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How To Use Schedules to Improve Children’s Behavior

How To Use Schedules to Improve Children’s Behavior

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This article discusses how to use schedules with children to promote positive behaviors. Strategies can also be utilized with adults with special needs. Using visual schedules for individuals who may have trouble with reading or language is discussed as well.

Schedules can make a positive difference in a child’s behavior in class or at home. When a schedule is in place, children know what is coming next and what is expected of them. Knowing what is coming next lessens anxiety because there is no uncertainty about what they are going to be doing. As adults, we set up our day and we make our own choices, so we know what is coming next. Imagine doing one thing and having no idea what is going to happen when you are done, or picture someone coming over to you before you are finished with something you enjoy, stopping you from what you are doing, and demanding that you do something else. These situations would stress or frustrate most people. This is often what happens to children when schedules are not in place.

Young children or children with autism or other disabilities such as ADHD, could get anxious or frustrated, when they are directed to do something they were not expecting, or when they are abruptly told to stop a preferred activity. This could lead to challenging behaviors. They also may have troubling remembering or visualizing, if you simply tell them how the day will unfold. A schedule makes it easier to understand, follow, and remember the expectations of the day. Also, when a schedule is in place, children get used to their routine.

Although schedules should be slightly varied from day to day to allow for flexibility, they should be similar enough to allow the child to become comfortable and familiar with his routine. When a child is comfortable in his routine, he also feel less anxious and needs less reminders from you about what is expected. When you first initiate the schedule, you may need to give the child several reminders to check it (stay calm as not to turn the child off from the schedule), but as it becomes a normal part of his day, he may start to check it on his own. The ultimate goal is for the child to become so familiar with his schedule, that he starts to implement it independently. For example, let’s say your child’s schedule upon returning from school is:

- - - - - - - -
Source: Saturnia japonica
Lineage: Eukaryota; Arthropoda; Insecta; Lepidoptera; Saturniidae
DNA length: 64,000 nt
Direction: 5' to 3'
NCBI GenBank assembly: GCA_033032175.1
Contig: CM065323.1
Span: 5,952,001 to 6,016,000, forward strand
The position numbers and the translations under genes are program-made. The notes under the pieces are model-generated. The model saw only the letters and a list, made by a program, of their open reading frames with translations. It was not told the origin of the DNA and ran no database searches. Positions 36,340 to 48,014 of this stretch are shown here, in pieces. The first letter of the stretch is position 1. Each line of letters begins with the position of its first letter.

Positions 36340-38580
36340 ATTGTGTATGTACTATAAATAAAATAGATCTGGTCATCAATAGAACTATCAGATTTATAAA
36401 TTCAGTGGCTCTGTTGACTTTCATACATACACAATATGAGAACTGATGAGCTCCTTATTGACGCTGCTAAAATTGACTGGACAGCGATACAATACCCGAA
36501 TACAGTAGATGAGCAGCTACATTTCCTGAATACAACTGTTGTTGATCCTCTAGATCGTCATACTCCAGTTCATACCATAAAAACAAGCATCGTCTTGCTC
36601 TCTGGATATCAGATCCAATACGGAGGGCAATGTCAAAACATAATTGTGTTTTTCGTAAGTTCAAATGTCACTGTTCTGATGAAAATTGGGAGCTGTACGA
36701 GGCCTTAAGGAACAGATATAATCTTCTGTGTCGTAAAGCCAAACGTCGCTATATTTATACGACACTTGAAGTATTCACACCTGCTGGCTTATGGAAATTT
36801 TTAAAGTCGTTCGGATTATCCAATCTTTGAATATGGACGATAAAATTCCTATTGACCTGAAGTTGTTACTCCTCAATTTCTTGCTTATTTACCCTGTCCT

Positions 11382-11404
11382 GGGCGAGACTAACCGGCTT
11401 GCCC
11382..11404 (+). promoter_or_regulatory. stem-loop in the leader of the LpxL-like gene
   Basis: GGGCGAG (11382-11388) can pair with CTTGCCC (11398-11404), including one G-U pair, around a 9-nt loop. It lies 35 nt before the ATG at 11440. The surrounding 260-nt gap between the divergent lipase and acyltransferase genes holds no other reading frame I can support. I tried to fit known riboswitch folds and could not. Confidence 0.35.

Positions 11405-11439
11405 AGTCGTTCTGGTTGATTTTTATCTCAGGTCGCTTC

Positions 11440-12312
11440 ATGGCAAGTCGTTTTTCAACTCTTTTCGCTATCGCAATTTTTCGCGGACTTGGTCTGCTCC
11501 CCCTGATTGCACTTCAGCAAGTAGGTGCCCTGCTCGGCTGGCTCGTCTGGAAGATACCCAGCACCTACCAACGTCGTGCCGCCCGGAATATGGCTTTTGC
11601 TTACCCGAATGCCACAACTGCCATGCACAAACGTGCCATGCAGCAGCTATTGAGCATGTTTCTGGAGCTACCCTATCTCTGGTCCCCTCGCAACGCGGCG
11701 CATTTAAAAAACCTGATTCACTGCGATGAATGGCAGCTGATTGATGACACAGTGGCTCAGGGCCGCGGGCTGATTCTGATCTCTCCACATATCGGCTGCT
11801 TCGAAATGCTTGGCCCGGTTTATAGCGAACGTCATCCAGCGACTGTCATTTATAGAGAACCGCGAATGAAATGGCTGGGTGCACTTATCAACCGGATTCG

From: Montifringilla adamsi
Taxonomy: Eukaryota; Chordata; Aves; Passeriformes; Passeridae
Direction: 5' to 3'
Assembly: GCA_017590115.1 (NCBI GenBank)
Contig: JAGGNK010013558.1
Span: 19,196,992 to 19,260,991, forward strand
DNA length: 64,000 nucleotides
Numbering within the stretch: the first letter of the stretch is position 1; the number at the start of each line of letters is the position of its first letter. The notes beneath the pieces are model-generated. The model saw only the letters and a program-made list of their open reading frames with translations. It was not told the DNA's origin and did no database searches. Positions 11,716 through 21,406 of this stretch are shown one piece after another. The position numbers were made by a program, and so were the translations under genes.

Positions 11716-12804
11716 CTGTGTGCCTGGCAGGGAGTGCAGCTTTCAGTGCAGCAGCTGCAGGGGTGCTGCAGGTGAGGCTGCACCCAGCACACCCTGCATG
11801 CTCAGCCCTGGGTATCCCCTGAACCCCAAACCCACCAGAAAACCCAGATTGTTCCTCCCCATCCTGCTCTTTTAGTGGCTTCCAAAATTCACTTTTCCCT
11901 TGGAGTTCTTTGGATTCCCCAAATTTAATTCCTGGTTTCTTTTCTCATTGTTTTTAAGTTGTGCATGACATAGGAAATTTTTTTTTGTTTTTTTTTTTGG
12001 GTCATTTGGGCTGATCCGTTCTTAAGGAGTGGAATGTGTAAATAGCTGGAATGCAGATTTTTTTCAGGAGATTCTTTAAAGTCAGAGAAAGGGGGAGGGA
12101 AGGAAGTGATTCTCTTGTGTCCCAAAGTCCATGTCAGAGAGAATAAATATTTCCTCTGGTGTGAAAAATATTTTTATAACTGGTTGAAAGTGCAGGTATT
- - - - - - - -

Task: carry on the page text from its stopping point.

• Snack
  • Homework for a half an hour
  • 10 minute break for a fun activity
  • Homework for another half an hour
  • Watch TV for a half an hour
  • Set the Table
  • Eat Dinner
  • Play on computer (half hour)
  • Tidy up bedroom
  • Put on pajamas
  • Read a story
  • Go to bed

If you consistently implement this schedule, your child can start to implement some of these tasks without you even asking. It will be so nice to have your child complete his homework, set the table, and tidy up his room without constant reminders from you. Also, if he is expected to follow the schedule, you are setting up a realistic way to make your child accountable for his own behaviors. Children often have a lot of expectations to meet. They have trouble being accountable because they have difficulty managing their tasks in an organized way. A schedule allows them to do this. Keep in mind that some children will become overwhelmed with a schedule containing this many steps. In that case, limit the schedule to the few most important things you want the child to accomplish, or cover up steps, only revealing a few steps at a time.

Setting a schedule is also a way of enforcing rules. The rule is that one thing in the schedule must be completed before moving on to the next. If your child tries to get on the computer before completing homework, simply refer to the schedule and say “remember your schedule, you need to complete your homework first and then you get on the computer.” Blaming the rule on the schedule is a great way to avoid confrontation. It sounds a lot different to a child to hear you refer to a schedule than to hear you say, “you didn’t complete your homework so you can’t get on the computer.” Children who are not used to the approach of enforcing a daily schedule may complain or argue initially, but when they see you are going to implement it consistently and not budge on your position, they will learn to follow the rules. Some children even find it fun to follow and complete the steps in a schedule.

Allow the child to participate in the creation of a home schedule. At school, schedules are often created by the teacher, but allow the children in your class to participate if possible. Once the schedule is created, review it thoroughly with the child to the best of their ability to ensure understanding. For children with speech and language delays or difficulties, such as those on the autism spectrum, visual schedules with pictures of each activity may work best (resources for creating picture schedules are found at the bottom of this article). Children with difficulty understanding language may understand their schedule better if you show them exactly how to use it and practice it several times. You may need to point to the pictures and actually carry out the tasks with the child, before they are able to use it with more independence. Some children may always need reminders to use the schedule, such as pointing to the schedule or walking them over to check the schedule.